Problem: Lactational mastitis is a common condition amongst breastfeeding women. It is associated with decreased breastfeeding rates and often treated with antibiotics.
Background: The anti-inflammatory effects of probiotics have been identified as a potential treatment or prevention strategy for lactational mastitis leading to increased commercial and public interest. Despite the marketing of probiotics to women, evidence is still emerging as to its efficacy.
Aim/methods: This scoping review followed the Preferred Reporting Items for Systematic Reviews and Meta-Analyses extension for Scoping Reviews (PRISMA-ScR) to identify and examine the evidence around probiotic consumption and lactational mastitis. The review addressed the question; what is the evidence regarding probiotic consumption and human lactational mastitis? Studies were critically appraised using the Joanna Briggs Institute checklist for randomised control trials (RCTs).
Findings: Five RCTs met the inclusion criteria; three concerned probiotic consumption for the treatment of mastitis, two for the prevention of mastitis. All reported a lower incidence of mastitis in the probiotic groups.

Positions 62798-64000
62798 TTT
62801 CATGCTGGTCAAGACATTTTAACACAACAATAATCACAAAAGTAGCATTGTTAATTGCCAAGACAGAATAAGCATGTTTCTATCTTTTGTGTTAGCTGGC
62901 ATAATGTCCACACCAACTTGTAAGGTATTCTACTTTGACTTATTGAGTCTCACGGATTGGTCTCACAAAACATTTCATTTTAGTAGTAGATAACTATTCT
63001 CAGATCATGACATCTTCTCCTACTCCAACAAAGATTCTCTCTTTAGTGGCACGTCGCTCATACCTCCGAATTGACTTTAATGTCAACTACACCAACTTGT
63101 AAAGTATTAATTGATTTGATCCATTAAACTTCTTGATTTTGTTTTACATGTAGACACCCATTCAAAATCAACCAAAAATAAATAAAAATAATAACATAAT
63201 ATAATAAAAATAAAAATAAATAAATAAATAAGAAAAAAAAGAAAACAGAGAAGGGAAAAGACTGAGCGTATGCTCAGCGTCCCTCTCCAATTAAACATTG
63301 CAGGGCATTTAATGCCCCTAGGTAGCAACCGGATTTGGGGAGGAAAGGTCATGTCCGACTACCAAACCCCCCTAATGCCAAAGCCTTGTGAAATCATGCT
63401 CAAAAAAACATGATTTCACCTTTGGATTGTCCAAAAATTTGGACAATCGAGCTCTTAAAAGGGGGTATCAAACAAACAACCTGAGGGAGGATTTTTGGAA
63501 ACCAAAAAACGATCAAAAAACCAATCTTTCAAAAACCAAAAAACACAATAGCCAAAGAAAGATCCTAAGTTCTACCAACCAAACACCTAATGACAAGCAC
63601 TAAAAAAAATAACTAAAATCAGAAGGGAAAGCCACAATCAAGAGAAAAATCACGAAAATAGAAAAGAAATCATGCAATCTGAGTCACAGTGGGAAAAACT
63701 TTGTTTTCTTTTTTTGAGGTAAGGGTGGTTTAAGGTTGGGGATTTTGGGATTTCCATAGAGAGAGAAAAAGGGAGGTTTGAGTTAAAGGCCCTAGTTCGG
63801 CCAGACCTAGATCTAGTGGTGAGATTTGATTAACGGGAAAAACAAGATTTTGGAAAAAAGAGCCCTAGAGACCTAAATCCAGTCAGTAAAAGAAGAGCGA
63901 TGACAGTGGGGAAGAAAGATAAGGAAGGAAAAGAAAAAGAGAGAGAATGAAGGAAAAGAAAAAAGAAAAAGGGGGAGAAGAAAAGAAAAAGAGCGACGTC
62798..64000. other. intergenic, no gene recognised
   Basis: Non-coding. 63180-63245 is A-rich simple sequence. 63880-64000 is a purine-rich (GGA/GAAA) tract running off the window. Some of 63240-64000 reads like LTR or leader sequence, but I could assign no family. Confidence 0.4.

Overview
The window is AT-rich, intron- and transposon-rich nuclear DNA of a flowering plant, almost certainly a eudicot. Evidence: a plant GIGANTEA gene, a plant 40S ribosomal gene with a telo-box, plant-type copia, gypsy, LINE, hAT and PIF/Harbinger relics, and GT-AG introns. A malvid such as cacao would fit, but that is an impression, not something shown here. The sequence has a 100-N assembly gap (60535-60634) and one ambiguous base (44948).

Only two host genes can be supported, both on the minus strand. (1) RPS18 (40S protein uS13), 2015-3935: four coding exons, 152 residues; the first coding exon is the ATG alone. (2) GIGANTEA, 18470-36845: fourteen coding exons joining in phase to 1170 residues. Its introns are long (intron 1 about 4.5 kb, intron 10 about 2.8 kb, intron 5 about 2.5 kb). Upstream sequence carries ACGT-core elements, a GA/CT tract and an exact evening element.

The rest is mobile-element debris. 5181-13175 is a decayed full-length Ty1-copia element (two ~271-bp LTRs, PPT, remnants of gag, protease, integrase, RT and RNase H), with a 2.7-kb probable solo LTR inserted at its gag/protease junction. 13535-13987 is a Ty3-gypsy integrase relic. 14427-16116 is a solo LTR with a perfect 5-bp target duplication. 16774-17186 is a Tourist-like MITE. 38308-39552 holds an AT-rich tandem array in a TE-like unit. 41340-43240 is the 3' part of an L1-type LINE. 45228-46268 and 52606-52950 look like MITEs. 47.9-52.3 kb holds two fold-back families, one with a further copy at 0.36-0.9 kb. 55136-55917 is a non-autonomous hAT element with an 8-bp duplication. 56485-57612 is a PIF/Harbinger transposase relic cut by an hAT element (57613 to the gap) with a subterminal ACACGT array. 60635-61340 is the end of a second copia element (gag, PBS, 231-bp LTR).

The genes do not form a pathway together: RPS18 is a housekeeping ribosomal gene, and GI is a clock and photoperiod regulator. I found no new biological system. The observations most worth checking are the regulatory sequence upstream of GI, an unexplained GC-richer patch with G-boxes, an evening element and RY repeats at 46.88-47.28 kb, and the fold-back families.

Discussion: Although potentially promising results were reported across all studies there were significant methodological limitations concerning; appropriately described baseline characteristics, study hypotheses, lack of power calculations, definitional issues, and potential conflicts of interest.
Conclusion: Probiotics may have utility for the treatment or prevention of lactational mastitis. However only a few studies with significant limitations have been published to date. Well designed and conducted studies are needed before evidence-based recommendations can be made for use of probiotics in the treatment or prevention of lactational mastitis.
Keywords: Breast feeding; Breast milk; Lactobacillus; Maternity care; Microbiota.
Copyright © 2020 Australian College of Midwives. Published by Elsevier Ltd. All rights reserved.